Descartes. That I cannot doubt my own existence. Such a justification even Locke allows and calls intuitive. It is left to Hume to simple say there is no self. As if…One almost thinks that there is something subtle or humorous taking place in the great Hume. That a self would say there is no self.

That there is a good. So many have argued it. We should distinguish between the claim that there is a good and that this or that is good. That there is a good follows from my choice to act. I must conceive of that which I give up in action as not as good for that which I set out as the goal of my action otherwise I cannot understand the action as action.

Quickly we should get controversial. That there are absolute private property rights to body. This is a fundamental necessary knowledge that challenges slavery, assault and coercive state monopoly taxation, regulation and social engineering. We are living with that which is necessarily true being ignored. We are living with that which requires no experience to understand being ignored by those who could understand it and by whom it is presupposed by their presupposing anything. We are living when something as incontestable as 2+2=4 is being ignored yet it does nothing to destabilize its truth.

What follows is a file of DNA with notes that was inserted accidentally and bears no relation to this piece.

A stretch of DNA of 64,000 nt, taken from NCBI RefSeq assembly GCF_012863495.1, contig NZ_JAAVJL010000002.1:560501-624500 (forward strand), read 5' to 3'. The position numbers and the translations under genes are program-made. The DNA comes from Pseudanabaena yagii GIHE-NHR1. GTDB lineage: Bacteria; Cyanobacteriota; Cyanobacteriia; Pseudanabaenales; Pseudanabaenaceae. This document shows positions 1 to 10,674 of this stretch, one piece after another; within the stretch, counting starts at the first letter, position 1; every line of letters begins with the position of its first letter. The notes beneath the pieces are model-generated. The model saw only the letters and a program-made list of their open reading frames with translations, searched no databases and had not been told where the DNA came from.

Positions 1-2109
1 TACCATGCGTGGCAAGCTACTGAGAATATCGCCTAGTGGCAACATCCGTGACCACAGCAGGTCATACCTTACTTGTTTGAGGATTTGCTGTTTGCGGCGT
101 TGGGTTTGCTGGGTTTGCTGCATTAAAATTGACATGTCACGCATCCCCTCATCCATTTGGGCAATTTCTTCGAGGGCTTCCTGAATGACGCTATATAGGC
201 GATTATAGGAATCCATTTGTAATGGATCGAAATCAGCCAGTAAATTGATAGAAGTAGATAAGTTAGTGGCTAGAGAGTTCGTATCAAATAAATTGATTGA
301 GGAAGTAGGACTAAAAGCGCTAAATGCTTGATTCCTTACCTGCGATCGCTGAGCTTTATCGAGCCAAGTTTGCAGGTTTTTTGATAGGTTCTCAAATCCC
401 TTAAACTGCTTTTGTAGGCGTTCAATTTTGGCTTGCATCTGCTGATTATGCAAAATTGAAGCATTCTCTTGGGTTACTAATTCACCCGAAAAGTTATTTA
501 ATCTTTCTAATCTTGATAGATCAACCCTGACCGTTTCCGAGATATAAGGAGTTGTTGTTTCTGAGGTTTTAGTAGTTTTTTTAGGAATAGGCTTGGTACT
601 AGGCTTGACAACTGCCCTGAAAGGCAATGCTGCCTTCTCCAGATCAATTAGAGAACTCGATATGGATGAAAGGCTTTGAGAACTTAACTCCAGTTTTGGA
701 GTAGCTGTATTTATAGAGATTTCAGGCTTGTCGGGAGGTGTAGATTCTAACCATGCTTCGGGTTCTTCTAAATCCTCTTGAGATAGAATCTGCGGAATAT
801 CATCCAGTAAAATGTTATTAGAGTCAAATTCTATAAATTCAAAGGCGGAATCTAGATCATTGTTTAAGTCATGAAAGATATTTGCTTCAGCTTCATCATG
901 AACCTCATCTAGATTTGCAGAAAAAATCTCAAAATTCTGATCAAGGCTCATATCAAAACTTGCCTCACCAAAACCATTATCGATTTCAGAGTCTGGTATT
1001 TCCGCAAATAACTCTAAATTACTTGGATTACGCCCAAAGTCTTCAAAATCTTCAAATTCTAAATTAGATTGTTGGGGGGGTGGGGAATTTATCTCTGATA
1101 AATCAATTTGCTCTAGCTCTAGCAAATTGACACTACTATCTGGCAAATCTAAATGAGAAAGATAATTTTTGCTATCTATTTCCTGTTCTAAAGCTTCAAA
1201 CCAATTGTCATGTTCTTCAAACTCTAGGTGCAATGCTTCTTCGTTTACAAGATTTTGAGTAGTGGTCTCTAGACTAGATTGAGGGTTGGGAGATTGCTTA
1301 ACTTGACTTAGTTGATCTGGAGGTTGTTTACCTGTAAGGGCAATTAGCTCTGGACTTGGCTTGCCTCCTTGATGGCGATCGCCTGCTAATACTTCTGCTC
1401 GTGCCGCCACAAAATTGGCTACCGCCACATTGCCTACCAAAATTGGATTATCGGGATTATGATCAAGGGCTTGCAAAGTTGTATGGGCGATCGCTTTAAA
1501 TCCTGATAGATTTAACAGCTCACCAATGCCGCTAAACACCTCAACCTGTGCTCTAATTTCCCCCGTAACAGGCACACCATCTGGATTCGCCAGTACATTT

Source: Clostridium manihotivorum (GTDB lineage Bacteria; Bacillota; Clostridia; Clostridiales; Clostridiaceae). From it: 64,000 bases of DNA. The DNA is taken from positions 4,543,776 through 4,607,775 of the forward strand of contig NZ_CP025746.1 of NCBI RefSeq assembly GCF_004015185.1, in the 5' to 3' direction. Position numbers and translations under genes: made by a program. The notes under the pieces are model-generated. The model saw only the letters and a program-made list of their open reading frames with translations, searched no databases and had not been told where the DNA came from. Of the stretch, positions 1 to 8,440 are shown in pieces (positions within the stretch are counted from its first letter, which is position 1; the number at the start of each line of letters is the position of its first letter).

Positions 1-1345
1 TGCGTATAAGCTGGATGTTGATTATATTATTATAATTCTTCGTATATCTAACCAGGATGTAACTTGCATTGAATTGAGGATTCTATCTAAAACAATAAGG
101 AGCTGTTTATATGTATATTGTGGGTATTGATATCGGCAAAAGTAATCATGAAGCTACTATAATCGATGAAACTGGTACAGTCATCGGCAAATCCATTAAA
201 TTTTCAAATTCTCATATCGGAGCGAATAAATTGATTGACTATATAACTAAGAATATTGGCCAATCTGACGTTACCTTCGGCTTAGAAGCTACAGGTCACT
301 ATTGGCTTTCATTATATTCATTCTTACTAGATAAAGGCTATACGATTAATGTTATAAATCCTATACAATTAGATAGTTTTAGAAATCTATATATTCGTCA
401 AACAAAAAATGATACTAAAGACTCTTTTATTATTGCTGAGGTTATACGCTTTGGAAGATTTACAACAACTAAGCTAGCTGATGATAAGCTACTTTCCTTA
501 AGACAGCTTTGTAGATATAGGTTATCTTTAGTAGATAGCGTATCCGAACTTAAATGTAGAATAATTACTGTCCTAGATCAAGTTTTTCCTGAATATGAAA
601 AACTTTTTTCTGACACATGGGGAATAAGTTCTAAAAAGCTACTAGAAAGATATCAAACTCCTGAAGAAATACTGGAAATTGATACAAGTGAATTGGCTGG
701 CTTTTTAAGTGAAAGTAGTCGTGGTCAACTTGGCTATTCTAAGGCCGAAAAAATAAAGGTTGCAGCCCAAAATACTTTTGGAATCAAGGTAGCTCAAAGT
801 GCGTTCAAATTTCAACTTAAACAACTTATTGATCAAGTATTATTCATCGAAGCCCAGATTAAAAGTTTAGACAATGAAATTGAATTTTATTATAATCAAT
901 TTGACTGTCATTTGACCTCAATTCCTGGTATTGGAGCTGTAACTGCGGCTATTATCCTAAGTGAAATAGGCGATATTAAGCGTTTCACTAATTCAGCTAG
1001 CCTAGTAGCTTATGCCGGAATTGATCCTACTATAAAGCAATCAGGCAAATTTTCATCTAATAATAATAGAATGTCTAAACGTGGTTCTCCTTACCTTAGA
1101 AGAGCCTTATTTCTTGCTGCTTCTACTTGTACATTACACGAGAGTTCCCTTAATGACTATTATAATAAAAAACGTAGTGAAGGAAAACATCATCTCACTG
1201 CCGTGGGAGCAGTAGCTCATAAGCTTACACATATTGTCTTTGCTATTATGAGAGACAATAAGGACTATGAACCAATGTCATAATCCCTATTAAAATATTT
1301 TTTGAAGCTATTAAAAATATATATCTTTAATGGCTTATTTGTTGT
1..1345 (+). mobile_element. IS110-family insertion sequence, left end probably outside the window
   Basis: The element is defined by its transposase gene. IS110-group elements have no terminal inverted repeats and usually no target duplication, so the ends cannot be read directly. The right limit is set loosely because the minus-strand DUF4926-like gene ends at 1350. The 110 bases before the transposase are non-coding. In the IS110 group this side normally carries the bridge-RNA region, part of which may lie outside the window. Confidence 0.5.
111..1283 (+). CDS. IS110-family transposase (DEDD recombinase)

Finally, had we time, we would think about what it means to live under the rule of that which is impossible. What should be the attitude of he who is living under insanity. What consequences should be expected? What is a rational response to irrationality? But here, the necessary knowledge.

What follows from my action? Either that I have permission for the use of this property, a scarce resource, my body, from someone else who owns it, or that I am the owner. If the owner even could be another, it would need to be determined who precisely, otherwise action would be impossible. That it is another must not be arbitrary. That it is some subset of everyone (including future individuals) would be arbitrary. That it is everyone would make action impossible (for it would be impossible to get permission).